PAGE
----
The U.S. Supreme Court’s 5-4 ruling in Stern v. Marshall was the capstone in the epic battle involving the late tabloid siren Anna Nicole Smith over oil tycoon J. Howard Marshall II’s estimated $1.6 billion estate. The opinion by Chief Judge John Roberts Jr. likened the 16 years of litigation to the protracted lawsuit in Charles Dickens’ Bleak House, which “drags its weary length before the Court.” (For a timeline of events in the case, scroll down.)

The case is perhaps the most publicized piece of estate and bankruptcy litigation ever to reach the high court. But that had everything to do with celebrity and very little to do with substance.

So what does the Court’s June 23 ruling really mean for bankruptcy cases? The short answer is that bankruptcy judges may no longer rule on state law-based counterclaims in bankruptcy proceedings. But bankruptcy practitioners, like the Court itself, are divided over whether Stern represents a ripple or a depth charge in the flow of bankruptcy litigation. Some say it clarifies the law and discourages forum shopping. Others say it will result in delays and increased costs.

The decision clarifies the law more than changes it, but it is likely to make some bankruptcy cases longer and more expensive, said William Heuer, a partner in Duane Morris’ New York office who submitted an amicus brief on behalf of four law professors in support of Marshall’s son’s side of the case. “I believe the inclusion of counterclaims in the [bankruptcy] statute was viewed by Congress as a matter of administrative convenience, and for good reason,” Heuer said. “But…there are limitations. Stern v. Marshall makes clear that in some cases, those limitations impose an additional layer of delay and increased cost upon all parties.”

TWO COMPETING CASES

Marshall and Smith married in 1994, and he died the following year. Although he “lavished gifts and significant sums of money” on Smith, whose real name was Vickie Lynn Marshall, he named his son E. Pierce Marshall beneficiary of his estate. Smith and another son, J. Howard Marshall III, challenged the estate, however. And thus began a tabloid-ready battle.

The dispute between Smith and E. Pierce Marshall involved two parallel proceedings, one in Texas probate court and one in the U.S. Bankruptcy Court for the Central District of California, where Smith filed for bankruptcy in 1996. After Marshall filed an adversary proceeding in the bankruptcy court based on a defamation claim, Smith filed a counterclaim alleging that Marshall interfered with her late husband’s intent to leave her assets. The bankruptcy court ruled in Smith’s favor in late 2000. In March 2001, the Texas probate court ruled in Marshall’s favor. Because the bankruptcy ruling came first, it would have preclusive effect — that is, unless the bankruptcy court didn’t have authority to rule on Marshall’s counterclaim.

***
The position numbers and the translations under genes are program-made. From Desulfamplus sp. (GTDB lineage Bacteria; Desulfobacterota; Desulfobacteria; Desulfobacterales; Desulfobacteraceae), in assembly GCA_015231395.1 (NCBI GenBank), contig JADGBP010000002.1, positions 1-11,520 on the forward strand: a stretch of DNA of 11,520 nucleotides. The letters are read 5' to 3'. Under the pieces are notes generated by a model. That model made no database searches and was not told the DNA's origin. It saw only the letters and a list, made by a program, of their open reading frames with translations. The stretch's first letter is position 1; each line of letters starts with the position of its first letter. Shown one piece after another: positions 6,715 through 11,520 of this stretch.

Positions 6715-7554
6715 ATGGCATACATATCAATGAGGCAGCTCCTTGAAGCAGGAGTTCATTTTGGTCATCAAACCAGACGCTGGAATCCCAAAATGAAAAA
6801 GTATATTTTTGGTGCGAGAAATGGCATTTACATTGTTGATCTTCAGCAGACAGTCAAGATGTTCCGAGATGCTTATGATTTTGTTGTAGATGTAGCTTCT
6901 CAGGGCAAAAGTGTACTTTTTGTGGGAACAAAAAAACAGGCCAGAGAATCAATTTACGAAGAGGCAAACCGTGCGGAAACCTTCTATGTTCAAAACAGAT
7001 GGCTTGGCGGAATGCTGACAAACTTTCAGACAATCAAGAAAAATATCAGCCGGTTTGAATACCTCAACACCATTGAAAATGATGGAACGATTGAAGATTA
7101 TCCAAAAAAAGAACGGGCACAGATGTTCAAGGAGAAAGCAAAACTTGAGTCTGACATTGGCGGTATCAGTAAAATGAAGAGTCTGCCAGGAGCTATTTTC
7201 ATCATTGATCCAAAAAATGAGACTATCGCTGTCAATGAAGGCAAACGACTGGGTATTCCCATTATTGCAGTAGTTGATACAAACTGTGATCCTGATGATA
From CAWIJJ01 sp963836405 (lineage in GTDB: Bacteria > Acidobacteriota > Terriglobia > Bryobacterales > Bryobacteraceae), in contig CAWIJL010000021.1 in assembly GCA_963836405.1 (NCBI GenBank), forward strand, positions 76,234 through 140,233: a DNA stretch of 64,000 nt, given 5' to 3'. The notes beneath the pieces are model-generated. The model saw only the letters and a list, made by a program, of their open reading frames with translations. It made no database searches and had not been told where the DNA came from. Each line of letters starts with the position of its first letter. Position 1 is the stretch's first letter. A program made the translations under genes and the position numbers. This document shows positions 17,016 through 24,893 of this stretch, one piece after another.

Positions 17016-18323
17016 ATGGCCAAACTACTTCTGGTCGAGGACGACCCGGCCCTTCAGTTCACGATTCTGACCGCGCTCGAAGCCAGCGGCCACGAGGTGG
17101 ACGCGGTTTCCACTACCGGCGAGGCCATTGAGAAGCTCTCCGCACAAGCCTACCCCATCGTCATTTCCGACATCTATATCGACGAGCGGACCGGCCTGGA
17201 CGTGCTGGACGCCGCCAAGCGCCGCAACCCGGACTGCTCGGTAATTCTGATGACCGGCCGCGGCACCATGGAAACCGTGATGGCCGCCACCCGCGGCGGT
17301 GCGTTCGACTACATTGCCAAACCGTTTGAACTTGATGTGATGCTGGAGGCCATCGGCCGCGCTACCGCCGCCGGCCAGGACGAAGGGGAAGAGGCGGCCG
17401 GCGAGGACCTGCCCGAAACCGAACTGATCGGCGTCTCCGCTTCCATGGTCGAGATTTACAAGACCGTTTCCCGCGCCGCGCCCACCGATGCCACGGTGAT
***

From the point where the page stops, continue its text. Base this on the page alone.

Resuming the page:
In 2006, the Supreme Court reversed a ruling by the U.S. Court of Appeals for the 9th Circuit, reinstated Smith’s case and remanded the case. In an opinion by Justice Ruth Bader Ginsburg, the Court ruled that the bankruptcy case did not “fall within the ambit of the narrow [probate] exception.” The Court did not at the time address the issue of the bankruptcy court’s authority. Shortly after the ruling, E. Pierce Marshall died; the executor of his estate, Elaine Marshall, continued the litigation. Then, in February 2007, Smith died; the executor of her estate, Howard K. Stern, continued the litigation.

In a 2010 ruling, the 9th Circuit determined that Smith’s counterclaim was not a “core proceeding” under the applicable statute “for which the bankruptcy court is empowered to enter a final judgment.” It found that the bankruptcy court lacked the authority to rule on the counterclaim and that the Texas probate court’s ruling in favor of Marshall should be given preclusive effect.

In the recent Supreme Court decision, the majority ruled that bankruptcy judges have the statutory authority, but lack the constitutional power, to issue a final judgment on a state law-based counterclaim in a bankruptcy case. That’s because bankruptcy judges are not Article III judges under the Constitution — those appointed by the president and confirmed by the U.S. Senate according to the Constitution’s directives. Instead, their authority springs from Congress under Article I. Since Congress passed the Bankruptcy Amendments and Federal Judgeship Act of 1984, the circuit courts of appeals have appointed bankruptcy judges in their district for 14-year terms.

Roberts wrote that only judges who have access to Article III protections could exercise its judicial power: “The Bankruptcy Court below lacked the constitutional authority to enter a final judgment on a state law counterclaim that is not resolved in the process of ruling on a creditor’s proof of claim.” Roberts added, “We do not think the removal of counterclaims such as [Smith's] from core bankruptcy jurisdiction meaningfully changes the division of labor in the current statute.”

Justices Antonin Scalia, Anthony Ken­nedy, Clarence Thomas and Samuel Alito Jr. joined in Roberts’ opinion, and Scalia also filed a concurring opinion.